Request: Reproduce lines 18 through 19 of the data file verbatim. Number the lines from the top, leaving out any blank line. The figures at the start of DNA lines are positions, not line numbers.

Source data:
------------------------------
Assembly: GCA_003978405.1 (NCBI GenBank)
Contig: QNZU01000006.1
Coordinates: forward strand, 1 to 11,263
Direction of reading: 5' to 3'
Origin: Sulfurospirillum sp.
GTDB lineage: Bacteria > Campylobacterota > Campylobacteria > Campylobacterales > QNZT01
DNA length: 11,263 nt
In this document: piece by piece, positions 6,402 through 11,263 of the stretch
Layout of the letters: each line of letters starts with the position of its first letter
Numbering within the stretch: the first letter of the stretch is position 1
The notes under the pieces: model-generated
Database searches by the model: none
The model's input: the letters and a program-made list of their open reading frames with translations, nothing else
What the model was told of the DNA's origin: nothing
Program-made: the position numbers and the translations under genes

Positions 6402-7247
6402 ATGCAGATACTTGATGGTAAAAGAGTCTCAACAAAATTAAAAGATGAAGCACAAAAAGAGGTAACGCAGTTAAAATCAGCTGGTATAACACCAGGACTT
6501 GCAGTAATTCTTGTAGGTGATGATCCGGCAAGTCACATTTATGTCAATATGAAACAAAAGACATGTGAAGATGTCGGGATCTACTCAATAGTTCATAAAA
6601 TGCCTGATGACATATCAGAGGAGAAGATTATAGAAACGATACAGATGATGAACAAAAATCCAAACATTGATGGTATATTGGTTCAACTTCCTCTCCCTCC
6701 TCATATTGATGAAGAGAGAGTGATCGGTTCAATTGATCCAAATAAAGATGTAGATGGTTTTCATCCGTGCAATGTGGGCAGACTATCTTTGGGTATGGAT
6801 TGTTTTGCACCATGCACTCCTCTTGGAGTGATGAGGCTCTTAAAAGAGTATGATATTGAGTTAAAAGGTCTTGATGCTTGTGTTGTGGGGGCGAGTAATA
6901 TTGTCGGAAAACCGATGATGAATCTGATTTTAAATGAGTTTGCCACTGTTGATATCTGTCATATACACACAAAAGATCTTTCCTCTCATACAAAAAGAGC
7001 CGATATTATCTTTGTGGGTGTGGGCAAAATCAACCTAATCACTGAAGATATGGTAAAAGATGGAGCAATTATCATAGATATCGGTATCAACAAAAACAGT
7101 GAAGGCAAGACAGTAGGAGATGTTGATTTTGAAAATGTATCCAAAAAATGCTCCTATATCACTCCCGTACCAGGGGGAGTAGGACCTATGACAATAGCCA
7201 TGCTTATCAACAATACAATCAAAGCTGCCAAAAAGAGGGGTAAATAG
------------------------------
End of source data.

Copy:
6501 GCAGTAATTCTTGTAGGTGATGATCCGGCAAGTCACATTTATGTCAATATGAAACAAAAGACATGTGAAGATGTCGGGATCTACTCAATAGTTCATAAAA
6601 TGCCTGATGACATATCAGAGGAGAAGATTATAGAAACGATACAGATGATGAACAAAAATCCAAACATTGATGGTATATTGGTTCAACTTCCTCTCCCTCC